Jun 13, 2007

Musharraf to Eat Crow?

According to Stratfor Musharraf in order to dissolve the growing political storm in Pakistan and secure his own re-election, has decided to eat crow and for a begining reinstate the suspended Pakistani Chief Justice Iftikhar Mohammad Chaudhry. Even then Musharraf at best could only hold on to power as a president sharing power with a prime minister at the head of a coalition government.

Richard Boucher, the U.S. assistant secretary of state for South and Central Asian affairs, arrived June 12 in Islamabad on a two-day official visit. Topping the agenda of discussion between Boucher and Pakistani President Gen. Pervez Musharraf is Pakistan's increasing crisis of governance. Boucher will relay Washington's interest in having Musharraf remain at the helm, but also will communicate that Musharraf needs to reach an accommodation with his opponents.

The two main reasons informing Musharraf's decision to tough it out in the face of the South Asian nation's rapidly expanding crisis are U.S. backing and the support of the senior generals within Pakistan's military hierarchy. Musharraf also knows that he must demonstrate to both Washington and his own generals that he very much controls the situation to ensure their continued support. To do so he has devised a plan to defuse the political crisis involving reinstating suspended Pakistani Chief Justice Iftikhar Mohammad Chaudhry, something that also will help create conditions conducive for his own re-election.

Though Chaudhry's reinstatement might provide the embattled general with a brief respite, his bid for re-election is going to be extremely hard to pull off in part due to the increasingly assertive nature of Pakistan's judiciary and the media. Ultimately, there is just too much that can go wrong in the process of securing a second term.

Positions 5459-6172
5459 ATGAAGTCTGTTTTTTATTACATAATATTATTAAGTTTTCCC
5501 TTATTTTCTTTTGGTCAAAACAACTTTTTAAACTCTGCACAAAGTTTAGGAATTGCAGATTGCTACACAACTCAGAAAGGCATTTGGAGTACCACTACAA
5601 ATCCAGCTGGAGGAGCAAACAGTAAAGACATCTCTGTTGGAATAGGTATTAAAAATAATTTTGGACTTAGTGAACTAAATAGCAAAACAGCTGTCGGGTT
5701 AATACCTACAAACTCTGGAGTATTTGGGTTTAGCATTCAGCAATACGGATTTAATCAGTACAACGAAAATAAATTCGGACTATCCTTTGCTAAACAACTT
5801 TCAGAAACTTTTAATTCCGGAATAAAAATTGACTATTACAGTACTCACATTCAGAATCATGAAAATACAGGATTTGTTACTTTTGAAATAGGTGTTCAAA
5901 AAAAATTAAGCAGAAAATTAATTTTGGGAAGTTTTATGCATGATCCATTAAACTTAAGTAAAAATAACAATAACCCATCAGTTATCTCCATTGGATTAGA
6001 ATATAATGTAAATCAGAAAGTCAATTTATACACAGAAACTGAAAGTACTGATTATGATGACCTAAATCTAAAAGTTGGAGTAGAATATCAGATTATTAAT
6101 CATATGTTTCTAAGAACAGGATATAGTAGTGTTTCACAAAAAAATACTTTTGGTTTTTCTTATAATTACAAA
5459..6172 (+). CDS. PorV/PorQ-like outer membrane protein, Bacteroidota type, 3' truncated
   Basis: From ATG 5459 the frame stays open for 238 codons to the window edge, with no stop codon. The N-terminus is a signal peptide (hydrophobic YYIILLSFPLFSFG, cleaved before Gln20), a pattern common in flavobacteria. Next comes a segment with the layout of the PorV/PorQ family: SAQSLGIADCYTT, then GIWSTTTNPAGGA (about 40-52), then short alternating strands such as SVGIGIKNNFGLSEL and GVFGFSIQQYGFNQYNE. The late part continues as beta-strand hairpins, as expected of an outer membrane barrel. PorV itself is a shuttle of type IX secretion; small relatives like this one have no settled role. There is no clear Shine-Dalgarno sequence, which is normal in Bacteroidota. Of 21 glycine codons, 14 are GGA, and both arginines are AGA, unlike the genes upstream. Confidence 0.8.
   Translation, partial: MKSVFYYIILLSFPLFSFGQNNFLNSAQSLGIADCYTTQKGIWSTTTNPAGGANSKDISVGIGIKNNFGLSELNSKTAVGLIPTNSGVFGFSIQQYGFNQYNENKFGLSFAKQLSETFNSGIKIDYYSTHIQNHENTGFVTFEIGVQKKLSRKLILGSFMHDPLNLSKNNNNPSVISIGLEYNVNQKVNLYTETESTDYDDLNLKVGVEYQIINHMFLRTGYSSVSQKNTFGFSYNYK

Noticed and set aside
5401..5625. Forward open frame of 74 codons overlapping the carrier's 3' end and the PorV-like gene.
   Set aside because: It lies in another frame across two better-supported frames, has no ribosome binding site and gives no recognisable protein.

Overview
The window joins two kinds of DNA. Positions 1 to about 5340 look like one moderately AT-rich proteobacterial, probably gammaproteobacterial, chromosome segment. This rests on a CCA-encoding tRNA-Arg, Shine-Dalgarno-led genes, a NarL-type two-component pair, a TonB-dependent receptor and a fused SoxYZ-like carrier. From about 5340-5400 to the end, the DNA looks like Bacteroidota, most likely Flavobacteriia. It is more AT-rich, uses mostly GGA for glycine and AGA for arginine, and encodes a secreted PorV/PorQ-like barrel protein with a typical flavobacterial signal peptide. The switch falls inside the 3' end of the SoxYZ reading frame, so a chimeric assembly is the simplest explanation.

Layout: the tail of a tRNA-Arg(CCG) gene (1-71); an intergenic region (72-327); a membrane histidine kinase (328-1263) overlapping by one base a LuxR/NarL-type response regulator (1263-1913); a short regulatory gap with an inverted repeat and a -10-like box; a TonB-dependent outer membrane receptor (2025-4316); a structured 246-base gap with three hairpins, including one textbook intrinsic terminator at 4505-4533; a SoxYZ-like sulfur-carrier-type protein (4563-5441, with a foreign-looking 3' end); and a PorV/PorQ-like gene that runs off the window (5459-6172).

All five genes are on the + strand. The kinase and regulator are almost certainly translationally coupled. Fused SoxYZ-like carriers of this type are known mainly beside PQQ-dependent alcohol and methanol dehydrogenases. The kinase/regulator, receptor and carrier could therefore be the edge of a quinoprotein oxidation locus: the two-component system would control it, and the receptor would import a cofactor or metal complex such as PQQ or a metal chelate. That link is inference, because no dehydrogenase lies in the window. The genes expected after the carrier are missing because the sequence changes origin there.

The first step in defusing tensions was the government's June 9 move to withdraw restrictions on the media; this had two effects. First, it satisfied concerns within the Bush administration, which was finding it difficult to support Musharraf while his government was openly limiting free speech. Second, it prevented the anti-Musharraf movement from receiving a sudden and major boost.

In the meantime, the government produced a budget significantly increasing government employee salaries and announced that an election schedule would be released soon after parliament approved the budget. Musharraf himself said June 8 that the nation would hear the good news about the end of the ongoing political crisis. "The ongoing drama will end itself very soon and there is nothing to worry about it," he told members of parliament from the ruling coalition and Cabinet members.

The next step will be allowing Pakistan's Supreme Court to reinstate the chief justice, which will be Musharraf's way of neutralizing the legal community's protests. Once back on the job, Chaudhry will not be able to participate in rallies given his position as a nonpartisan national figure -- thus taking the chief justice and his supporters out of the limelight. The government also will try to block Chaudhry from presiding over cases involving the president on grounds that as a party to a dispute with the president, the top jurist cannot appear unbiased against Musharraf. The chief justice and his allies indeed would like to see Chaudhry's restoration and Musharraf's ouster. The government, however, hopes the restoration will forestall the latter.

The chief justice's reinstatement could provide some brief respite to Musharraf. But the president general must go through the process of re-election, which according to the government must take place between Sept. 15 and Oct. 15. The presidential election is highly controversial because Musharraf is seeking re-election from the same electoral college, composed of the current national and provincial legislatures, that elected him in the first place. His opponents have demanded fresh parliamentary elections before the presidential vote. But the main opposition group, the Pakistan People's Party (PPP) of former Prime Minister Benazir Bhutto might be willing to negotiate a deal whereby Musharraf can be re-elected on the condition he steps down as military chief.

Accepting a president in uniform is a redline the PPP cannot cross and sustain its position as the country's largest political party and its reputation of being anti-establishment. Musharraf's uniform constitutes the basis of his power, and assuming the role of a civilian president is a prospect fraught with perils. Even so, mounting pressure to defuse the crisis could force his hand and make him decide to retire from the military, though that would entail another set of complexities.